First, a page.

Needing More Food, but Biting the Hand that Feeds Us
Muldowney, J., Mounsey, J. and Kinsella, L. 2013. Agriculture in the climate change negotiations; ensuring that food production is not threatened. Animal 7:s2: 206-211.
As evidence for this latter contention, the Center for the Study of Carbon Dioxide and Global Change provides a listing of the experimental findings of a vast collection of scientific papers that support this point of view of the subject in their Plant Growth Database. There, it can be seen that enriching the air with CO2 almost always leads to significant increases in the photosynthetic rates and biomass production of all of the world's major food crops. And as for the highly-unlikely increase in global temperature that the world's climate alarmists predict to result from projected increases in the air's CO2 content, there are also many studies that reveal the positive consequences of warming for agriculture in Earth's cooler high-latitude regions, such as the recent study of Meng et al. (2014) dealing with maize production in the northern reaches of China. And there is also the significant body of work that reveals that as the atmosphere's CO2 concentration rises, the various temperatures at which different plants photosynthesize most proficiently rise right along with it (see for example,The Spector of Species Extinction: Will Global Warming Decimate Earth's Biosphere?.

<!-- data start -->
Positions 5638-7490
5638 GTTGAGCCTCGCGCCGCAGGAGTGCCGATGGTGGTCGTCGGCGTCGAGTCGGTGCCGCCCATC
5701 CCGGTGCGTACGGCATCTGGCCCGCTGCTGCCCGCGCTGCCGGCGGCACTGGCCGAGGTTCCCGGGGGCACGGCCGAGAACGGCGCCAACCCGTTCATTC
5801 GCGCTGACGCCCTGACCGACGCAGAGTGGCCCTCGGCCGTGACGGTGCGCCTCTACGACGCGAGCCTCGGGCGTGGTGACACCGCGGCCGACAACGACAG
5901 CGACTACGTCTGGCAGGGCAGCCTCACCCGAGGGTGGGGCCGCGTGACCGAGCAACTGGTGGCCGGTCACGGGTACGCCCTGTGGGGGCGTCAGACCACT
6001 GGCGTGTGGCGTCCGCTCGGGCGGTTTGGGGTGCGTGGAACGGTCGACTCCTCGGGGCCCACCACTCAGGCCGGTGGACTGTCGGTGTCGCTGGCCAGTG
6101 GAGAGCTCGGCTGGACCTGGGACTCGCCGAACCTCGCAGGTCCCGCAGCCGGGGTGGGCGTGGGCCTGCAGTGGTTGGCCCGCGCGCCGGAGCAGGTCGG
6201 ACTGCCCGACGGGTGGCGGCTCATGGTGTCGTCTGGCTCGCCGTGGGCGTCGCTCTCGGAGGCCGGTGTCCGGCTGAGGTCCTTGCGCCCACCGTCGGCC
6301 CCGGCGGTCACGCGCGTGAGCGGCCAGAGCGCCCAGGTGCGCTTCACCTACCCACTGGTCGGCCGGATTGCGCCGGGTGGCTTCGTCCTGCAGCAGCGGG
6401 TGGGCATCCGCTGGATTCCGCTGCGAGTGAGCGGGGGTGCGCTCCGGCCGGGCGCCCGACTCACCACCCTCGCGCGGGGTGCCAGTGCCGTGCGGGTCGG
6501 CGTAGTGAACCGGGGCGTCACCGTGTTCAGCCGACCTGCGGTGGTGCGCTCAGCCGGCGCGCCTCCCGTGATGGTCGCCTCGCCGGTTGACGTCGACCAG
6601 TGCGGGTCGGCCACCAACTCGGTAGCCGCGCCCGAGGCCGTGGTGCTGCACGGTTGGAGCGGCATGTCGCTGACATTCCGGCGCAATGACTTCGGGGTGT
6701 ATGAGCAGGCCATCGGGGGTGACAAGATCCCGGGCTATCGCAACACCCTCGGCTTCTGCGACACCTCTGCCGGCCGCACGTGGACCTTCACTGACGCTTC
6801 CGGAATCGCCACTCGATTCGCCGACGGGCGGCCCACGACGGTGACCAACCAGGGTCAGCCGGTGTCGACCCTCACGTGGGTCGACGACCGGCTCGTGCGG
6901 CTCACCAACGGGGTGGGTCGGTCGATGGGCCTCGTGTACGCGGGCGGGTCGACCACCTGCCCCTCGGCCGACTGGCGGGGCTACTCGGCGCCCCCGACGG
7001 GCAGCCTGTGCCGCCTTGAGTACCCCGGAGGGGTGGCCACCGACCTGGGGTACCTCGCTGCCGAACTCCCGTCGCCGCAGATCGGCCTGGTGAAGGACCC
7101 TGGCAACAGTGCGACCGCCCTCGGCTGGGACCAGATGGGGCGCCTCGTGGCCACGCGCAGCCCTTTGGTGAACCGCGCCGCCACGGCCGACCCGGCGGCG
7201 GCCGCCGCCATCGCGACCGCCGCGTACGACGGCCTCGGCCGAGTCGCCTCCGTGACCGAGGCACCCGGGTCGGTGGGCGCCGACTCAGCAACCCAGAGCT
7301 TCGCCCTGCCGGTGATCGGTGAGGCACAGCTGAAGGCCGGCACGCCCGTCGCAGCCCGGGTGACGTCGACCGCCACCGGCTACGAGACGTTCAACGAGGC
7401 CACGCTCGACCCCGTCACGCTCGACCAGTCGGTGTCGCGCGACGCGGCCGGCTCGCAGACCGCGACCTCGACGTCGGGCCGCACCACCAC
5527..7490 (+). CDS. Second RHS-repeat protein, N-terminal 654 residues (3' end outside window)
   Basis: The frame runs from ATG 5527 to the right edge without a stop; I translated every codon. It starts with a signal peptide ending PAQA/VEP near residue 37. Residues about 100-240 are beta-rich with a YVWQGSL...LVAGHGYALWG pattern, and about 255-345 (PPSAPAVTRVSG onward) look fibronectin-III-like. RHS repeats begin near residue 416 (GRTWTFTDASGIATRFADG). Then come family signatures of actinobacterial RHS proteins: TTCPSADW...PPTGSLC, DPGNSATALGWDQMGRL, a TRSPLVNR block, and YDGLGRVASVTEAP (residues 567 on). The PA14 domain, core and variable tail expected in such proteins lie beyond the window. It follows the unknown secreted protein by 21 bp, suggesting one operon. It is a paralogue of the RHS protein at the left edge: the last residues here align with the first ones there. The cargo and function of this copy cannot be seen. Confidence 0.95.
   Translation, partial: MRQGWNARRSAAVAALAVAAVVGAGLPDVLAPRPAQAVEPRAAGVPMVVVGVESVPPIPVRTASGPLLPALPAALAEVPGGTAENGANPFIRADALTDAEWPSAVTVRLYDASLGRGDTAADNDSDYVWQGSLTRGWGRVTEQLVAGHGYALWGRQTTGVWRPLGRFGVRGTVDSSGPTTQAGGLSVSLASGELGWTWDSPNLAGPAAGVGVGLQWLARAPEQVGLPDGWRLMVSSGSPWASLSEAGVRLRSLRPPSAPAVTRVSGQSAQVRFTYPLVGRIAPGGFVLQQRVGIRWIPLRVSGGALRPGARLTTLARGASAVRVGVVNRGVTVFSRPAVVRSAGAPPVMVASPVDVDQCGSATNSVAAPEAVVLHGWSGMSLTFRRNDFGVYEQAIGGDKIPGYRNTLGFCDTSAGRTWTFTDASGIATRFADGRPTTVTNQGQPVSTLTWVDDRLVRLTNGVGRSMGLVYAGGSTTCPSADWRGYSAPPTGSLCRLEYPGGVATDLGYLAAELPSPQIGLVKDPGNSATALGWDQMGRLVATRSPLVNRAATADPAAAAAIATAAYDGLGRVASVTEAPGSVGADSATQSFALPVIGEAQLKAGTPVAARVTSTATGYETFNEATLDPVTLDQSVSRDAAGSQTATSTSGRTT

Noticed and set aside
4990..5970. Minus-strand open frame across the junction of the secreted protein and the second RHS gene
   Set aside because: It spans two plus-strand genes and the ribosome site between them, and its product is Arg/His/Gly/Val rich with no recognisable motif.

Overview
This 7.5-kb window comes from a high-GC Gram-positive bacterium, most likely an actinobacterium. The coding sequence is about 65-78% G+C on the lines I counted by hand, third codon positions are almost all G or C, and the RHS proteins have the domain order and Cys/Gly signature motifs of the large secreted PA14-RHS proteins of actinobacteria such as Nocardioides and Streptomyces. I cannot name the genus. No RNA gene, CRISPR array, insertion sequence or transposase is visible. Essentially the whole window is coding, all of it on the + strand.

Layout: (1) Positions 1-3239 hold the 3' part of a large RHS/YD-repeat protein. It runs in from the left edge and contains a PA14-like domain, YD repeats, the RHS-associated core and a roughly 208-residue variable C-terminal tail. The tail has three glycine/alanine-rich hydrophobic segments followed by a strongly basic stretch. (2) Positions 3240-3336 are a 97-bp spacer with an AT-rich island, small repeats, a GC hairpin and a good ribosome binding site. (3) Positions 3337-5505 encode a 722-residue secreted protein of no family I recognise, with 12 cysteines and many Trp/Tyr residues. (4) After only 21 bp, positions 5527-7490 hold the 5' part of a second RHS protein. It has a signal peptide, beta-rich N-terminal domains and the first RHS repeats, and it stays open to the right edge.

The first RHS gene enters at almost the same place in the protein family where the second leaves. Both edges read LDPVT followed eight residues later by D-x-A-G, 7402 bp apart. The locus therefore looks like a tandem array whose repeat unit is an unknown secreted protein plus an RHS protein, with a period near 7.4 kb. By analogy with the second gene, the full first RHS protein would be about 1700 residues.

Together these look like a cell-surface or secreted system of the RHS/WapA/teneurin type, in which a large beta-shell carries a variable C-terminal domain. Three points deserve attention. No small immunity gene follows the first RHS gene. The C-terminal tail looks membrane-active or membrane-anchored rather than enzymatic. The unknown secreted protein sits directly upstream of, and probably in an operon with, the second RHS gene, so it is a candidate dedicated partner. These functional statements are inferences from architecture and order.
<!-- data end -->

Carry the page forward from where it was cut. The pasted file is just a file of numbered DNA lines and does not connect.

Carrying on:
All things considered, therefore - including the many journal reviews on this website that recount the many failures of the most sophisticated climate models yet developed to replicate real-world past climatic histories in almost all parts of the planet (see Climate Models and their Limitations in the Topical Archive) - perhaps one of the more prudent actions to take to assure the production of sufficient food to feed our descendants (as well as many of us) a mere three and a half decades from now would be to stop trying to reduce anthropogenic CO2 emissions.
Meng, Q., Hou, P., Lobell, D.B., Wang, H., Cui, Z., Zhang, F. and Chen, X. 2014. The benefits of recent warming for maize production in high latitude China. Climatic Change 122: 341-349.